In “The Second Husband,” Kate White presents us with an unusual murder mystery: the first murder in question happened over two years before the present time, in the “then,” as she labels the flashbacks. Emma was married to Derrick, who was tragically murdered while at a conference in New York City. The murder was senseless, and the culprit never found. Emma has felt guilt since that horrific act of violence because their marriage was unhappy, and Derrick had changed from the man she fell in love with. No one, not even her closest friend, knows about her lack of grief.
Now, two years later, she’s happily married to Tom, who is a wonderful husband in every way. Their life together in Westport, Connecticut, seems idyllic. Her office is conveniently located in what was an artist’s studio in the backyard, and she also consults with Tom’s company. It’s their first summer in their new home, and she’s a bit sad that Tom’s stepdaughter from his previous marriage is staying with them while interning with his company. But one of the things she loves about Tom is that he is kind and thoughtful, and the stay is only two months.
When a New York City detective shows up one afternoon with the information that the department is reopening Derrick’s murder case, she gets the feeling, from the questions that she’s asked, that she’s one of the suspects. And for a while, we wonder if she might have been the one behind the murder. But White is diabolically clever in the plethora of choices she offers for determining the murderer, one of whom might just be Emma’s current loving husband. The other characters include her late husband’s brother, Kyle, an arrogant hedge fund manager who has his own company; a new acquaintance who seems overly interested in the current and past events; a few of Tom’s employees; and Emma’s employees. Any of these might have been the one leaving the mysterious and vaguely threatening letters which have appeared randomly on Emma’s doorstep and on her car.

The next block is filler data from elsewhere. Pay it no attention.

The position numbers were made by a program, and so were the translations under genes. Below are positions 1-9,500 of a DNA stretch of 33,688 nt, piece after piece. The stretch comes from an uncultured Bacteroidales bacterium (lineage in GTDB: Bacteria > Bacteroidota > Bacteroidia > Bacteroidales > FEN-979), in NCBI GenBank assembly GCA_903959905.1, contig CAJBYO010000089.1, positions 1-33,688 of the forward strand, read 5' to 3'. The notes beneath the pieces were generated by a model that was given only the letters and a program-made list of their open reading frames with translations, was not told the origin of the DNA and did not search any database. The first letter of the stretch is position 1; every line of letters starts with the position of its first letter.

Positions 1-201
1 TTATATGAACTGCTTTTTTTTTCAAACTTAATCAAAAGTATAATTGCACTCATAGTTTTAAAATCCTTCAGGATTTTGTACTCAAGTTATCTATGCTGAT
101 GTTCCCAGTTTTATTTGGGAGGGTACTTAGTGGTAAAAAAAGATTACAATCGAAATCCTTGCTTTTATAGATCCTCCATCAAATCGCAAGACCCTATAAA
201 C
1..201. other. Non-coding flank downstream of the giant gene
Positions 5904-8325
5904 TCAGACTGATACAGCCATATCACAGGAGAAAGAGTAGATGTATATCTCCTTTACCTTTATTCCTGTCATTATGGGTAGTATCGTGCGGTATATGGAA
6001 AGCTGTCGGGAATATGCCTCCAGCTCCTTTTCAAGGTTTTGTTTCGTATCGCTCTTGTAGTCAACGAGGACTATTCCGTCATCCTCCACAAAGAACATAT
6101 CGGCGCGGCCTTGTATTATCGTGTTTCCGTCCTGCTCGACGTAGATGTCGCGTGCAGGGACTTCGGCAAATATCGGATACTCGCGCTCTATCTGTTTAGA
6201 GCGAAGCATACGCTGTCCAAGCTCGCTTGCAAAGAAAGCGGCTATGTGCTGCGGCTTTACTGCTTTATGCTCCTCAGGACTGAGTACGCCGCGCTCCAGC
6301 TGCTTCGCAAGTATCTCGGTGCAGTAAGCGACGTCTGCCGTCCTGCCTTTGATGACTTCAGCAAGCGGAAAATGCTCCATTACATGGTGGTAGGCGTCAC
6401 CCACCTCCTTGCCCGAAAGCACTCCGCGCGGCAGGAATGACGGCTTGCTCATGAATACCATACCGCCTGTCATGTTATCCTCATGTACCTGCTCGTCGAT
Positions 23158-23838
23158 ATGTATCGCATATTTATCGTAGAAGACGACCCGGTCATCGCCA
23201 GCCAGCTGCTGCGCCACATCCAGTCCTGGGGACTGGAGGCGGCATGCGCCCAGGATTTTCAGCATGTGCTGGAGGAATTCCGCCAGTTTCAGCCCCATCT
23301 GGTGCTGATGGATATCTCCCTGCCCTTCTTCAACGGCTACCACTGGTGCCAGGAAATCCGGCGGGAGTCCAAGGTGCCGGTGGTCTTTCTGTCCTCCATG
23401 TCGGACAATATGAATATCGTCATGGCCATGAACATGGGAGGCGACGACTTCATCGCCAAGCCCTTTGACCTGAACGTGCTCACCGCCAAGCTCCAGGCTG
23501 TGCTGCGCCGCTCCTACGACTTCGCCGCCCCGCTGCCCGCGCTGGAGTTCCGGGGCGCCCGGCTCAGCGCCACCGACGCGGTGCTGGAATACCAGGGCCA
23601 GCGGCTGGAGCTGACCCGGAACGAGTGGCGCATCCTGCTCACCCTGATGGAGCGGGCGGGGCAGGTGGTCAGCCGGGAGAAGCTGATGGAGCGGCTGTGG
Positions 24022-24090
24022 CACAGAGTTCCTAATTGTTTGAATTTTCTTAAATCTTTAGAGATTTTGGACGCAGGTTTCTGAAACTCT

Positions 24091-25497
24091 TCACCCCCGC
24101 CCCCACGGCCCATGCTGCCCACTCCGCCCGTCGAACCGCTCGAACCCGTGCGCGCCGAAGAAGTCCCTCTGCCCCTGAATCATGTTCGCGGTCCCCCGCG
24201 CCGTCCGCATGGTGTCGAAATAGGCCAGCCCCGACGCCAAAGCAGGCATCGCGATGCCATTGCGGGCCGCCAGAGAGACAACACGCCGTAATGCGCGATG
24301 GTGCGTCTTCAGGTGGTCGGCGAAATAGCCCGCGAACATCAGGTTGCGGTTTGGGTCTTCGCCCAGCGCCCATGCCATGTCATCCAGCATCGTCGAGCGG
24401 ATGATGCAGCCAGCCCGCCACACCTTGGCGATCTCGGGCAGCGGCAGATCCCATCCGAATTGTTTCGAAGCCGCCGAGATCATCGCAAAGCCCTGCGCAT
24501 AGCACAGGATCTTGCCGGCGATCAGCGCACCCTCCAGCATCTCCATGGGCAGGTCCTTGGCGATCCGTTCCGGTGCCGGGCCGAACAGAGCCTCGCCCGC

When there is a second murder, the stakes are raised. Emma must consider whether other deaths of acquaintances were really natural or not. She must also worry that her own life is in danger—but from whom? The mystery is extremely well devised with some twists that we do not expect, although in retrospect, the cleverly placed clues were, in fact, presented to us. This novel is a quick read for several reasons. We like the main character and want her to be happy, and we really want to know what happened to Derrick. Once we get involved in the story, we don’t want to put the novel down.
Please note: This review is based on the final trade book provided by HarperCollins, the publisher, for review purposes.